The Potomac Institute for Policy Studies' Center for Neurotechnology Studies was proud to co-sponsor the third Neuroscience: Ethics, Legal and Social Issues (NELSI-3) Conference, held on February 25, 2011 at George Mason University. The topic of the program was Ethical Issues in the Use of Neuroscience and Neurotechnology in National Defense. Prof. James Giordano, PhD, Vice President for Academic Programs at the Potomac Institute and Director of the Center for Neurotechnology Studies, chaired the conference.
Please click below to watch a video of the conference in its entirety, or scroll down to see a list of timeline indicators for individual presentations.
1) Introduction by Prof. James Giordano, PhD: 00:11
2) Welcome by Prof. James Olds, PhD: 03:56
3) Opening Plenary: Towards the Neuro-Future: Challenges and Opportunities by James Canton, PhD: 17:24
4) Can (and Should?) We Regulate Neurosecurity? Lessons from the History of Science, the Military and Regulation by Prof. James Tabery, PhD: 56:38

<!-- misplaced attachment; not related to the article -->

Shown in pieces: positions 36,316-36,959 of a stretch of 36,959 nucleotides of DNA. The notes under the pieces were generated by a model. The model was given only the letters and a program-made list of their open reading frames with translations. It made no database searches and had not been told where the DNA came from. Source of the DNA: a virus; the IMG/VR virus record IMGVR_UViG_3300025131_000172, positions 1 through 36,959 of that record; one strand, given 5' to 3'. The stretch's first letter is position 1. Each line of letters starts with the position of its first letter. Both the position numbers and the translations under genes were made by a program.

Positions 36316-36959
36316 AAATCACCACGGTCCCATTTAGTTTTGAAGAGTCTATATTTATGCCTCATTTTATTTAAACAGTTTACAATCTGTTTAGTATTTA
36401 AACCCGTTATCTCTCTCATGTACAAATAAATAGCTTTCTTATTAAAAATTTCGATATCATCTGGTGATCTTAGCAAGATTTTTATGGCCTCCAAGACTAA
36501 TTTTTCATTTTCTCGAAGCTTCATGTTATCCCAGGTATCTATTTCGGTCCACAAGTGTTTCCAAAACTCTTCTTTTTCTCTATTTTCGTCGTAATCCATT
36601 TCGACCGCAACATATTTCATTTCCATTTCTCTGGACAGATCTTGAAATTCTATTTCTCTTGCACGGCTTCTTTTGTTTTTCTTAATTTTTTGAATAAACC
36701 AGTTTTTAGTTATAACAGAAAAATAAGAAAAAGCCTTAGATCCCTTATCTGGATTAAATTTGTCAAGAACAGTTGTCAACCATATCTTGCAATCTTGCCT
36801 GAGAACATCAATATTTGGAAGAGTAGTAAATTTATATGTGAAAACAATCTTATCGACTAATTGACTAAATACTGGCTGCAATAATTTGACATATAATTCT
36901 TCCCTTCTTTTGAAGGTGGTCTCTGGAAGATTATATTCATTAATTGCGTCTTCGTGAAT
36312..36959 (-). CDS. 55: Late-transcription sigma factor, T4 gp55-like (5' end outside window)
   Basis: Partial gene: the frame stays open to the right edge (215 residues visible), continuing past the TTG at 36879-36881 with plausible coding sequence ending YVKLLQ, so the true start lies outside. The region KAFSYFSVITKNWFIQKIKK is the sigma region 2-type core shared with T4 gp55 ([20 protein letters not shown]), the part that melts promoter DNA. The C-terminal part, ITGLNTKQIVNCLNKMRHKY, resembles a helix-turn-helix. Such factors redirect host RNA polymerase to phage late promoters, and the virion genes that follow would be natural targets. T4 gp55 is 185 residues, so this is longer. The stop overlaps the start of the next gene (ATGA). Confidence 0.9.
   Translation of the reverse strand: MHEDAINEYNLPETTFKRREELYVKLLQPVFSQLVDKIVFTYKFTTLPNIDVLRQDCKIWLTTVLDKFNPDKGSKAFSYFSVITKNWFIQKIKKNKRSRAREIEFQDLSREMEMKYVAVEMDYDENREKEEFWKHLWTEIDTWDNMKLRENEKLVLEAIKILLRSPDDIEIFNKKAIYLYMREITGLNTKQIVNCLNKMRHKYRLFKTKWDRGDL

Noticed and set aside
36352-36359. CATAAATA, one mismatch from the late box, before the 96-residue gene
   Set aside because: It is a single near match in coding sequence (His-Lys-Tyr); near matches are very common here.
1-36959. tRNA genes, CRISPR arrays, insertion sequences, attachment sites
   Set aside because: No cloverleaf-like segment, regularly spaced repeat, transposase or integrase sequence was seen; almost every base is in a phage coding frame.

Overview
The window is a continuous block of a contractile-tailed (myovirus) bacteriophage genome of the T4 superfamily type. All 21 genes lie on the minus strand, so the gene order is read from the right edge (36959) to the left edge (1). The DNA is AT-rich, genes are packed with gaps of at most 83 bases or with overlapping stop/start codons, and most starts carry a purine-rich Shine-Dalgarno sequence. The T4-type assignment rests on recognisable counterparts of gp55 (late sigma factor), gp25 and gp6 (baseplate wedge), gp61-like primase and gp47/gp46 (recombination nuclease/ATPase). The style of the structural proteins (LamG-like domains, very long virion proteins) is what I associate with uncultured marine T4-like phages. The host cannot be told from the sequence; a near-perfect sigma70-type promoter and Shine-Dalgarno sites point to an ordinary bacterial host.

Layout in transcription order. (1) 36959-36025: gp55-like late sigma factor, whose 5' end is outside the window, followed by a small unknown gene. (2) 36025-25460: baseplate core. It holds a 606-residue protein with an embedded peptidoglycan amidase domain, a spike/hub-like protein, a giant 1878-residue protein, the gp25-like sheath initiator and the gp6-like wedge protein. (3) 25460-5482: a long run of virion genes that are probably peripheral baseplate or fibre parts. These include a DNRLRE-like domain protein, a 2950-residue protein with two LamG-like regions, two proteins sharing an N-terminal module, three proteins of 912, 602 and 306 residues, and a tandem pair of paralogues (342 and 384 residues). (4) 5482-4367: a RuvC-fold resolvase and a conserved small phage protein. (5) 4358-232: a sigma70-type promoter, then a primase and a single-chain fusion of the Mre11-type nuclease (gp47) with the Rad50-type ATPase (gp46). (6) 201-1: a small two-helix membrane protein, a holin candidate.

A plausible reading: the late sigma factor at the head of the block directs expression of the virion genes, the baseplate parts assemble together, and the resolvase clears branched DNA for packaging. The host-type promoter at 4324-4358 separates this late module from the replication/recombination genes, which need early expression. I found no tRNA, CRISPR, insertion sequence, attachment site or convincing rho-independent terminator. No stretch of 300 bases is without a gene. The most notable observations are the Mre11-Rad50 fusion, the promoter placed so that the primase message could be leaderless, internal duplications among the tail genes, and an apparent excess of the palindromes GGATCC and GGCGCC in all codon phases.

5) Mind Wars: Brain Research and National Defense by Prof. Jonathan Moreno, PhD: 93:28
6) Hazards of Translation and Transformation: A Critique of Neuroscience in National Security from Science Studies, Ethics and Human Rights by Prof. Jonathan Marks, MA, BCL (Oxon): 130:05
7) Neuroethics and National Security: The Promise and Peril of Neuroscience Technology, with a Hopeful Coda by LtCol William Casebeer, USAF, PhD: 158:39
8) The Human Dimension and US National Security: Our Current Challenge, But Greatest Opportunity by Chris Forsythe, PhD: 205:35
9) The Neuroethical Classification of Modifications to Body and Self by Prof. John Shook, PhD: 240:10
10) Neuroscience and Technology in National Security: Toward a Stance of Preparedness and Neuroethics of Prudent Action by Prof. James Giordano, PhD: 268:50
11) Panel Discussion: 304:40